Surgical treatment of multilevel spondylolysis varies between fusion, direct isthmic repair, and combined management associating two procedures at different levels [5] . Although direct repair surgery preserves the motion in the affected segment and has gained popularity for young patients with spondylolysis, it is suitable in case without spondylolisthesis and could not correct the degree of the slip. Arthrodesis using a pedicle screw system is the most popular spinal fusion technique to treat isthmic spondylolisthesis. The patient presented in this article is a very rare case of three-level lumbar spondylolysis with single-level spondylolisthesis.

2. Case Report

A 47-year-old woman presented to us with low back pain for 9 years. The pain was worse in the standing position, with flexion and extension and less in sitting and supine status. Physical examination revealed no significant finding. The standard anteroposterior, lateral views and computed tomography (CT) reconstructions showed three-level lumbar spondylolysis at L3-5 with spondylolisthesis at L4 (Figure 1 and Figure 2). In the lumbar dynamic films, we found apparent instability at level of L4-5 and L5-S1 (Figure 3). The lumbar MRI found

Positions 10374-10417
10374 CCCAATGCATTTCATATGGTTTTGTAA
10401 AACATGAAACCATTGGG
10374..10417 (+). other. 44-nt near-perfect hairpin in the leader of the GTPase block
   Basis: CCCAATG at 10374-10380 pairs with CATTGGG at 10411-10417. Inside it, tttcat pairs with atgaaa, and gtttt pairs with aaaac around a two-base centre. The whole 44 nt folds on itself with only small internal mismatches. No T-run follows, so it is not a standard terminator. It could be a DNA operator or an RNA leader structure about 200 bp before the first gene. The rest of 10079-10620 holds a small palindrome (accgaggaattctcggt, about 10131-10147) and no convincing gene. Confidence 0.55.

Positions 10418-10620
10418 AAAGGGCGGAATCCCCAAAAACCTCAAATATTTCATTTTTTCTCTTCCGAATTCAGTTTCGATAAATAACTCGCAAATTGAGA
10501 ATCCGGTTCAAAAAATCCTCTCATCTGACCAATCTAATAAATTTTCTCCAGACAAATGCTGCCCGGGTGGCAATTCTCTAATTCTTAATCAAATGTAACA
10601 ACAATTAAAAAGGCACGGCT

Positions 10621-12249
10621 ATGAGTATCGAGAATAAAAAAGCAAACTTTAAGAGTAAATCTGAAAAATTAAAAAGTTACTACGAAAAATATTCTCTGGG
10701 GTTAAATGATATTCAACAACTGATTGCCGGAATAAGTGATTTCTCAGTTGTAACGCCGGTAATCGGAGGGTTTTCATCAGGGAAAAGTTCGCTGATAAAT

Figure 1. Preoperative computed tomography (CT) sagittal reconstructions showed L3, L4 and L5 isthmic spondylolisthesis.

Figure 2. Preoperative computed tomography (CT) transversal reconstructions showed bilateral spondylolisthesis.

Figure 3. Preoperative flexion-extension views showed apparent instability at level of L4-5 and L5-S1.

the L3-L4 discs intact with no nerve root compression and L4-S1 disc with early signs of discopathy. Medical treatment with analgesics, anti-inflammatory medications, and myorelaxants did not improve the situation. It was noted that the patient had complete relief of back pain after blocking L3, L4, and L5 pars. As the patient had symptomatic spondylolisthesis at L4 and apparent instability at L4-S1, we decided to conduct posterolateral lumber fusion (PLF) at L3-L4 and posterior lumbar interbody fusion (PLIF) at L4-S1 surgery for her.